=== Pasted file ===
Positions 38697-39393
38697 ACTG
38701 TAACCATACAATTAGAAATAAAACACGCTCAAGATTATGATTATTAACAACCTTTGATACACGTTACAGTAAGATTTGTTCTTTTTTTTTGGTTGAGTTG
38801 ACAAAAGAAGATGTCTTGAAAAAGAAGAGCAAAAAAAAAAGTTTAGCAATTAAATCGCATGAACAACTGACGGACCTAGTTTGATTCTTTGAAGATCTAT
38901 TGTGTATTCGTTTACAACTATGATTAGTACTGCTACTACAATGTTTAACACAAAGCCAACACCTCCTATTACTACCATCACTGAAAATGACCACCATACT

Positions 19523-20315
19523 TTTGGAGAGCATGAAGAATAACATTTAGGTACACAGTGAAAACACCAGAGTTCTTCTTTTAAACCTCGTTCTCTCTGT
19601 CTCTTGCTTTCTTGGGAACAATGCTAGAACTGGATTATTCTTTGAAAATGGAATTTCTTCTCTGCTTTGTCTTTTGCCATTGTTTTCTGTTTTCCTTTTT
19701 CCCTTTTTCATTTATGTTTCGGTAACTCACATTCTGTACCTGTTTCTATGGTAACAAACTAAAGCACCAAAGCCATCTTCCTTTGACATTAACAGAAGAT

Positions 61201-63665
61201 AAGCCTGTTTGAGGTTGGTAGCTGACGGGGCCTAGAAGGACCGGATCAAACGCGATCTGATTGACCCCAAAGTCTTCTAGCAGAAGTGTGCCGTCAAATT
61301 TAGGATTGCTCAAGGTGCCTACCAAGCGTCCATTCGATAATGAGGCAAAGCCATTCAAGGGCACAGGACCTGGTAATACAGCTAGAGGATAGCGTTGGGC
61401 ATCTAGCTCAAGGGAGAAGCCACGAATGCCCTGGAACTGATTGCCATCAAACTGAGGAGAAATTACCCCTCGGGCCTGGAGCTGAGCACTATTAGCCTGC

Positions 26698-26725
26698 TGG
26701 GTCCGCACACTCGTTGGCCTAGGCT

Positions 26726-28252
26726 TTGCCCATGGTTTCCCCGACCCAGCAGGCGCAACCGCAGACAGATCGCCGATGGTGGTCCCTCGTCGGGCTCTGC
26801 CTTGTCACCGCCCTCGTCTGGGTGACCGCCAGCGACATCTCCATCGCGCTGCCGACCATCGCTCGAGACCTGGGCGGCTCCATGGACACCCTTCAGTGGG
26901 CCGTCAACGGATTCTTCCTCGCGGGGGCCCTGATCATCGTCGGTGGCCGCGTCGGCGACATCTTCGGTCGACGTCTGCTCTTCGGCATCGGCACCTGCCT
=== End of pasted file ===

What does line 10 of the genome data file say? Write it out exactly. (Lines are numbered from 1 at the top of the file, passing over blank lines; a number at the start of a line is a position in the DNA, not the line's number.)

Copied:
Positions 61201-63665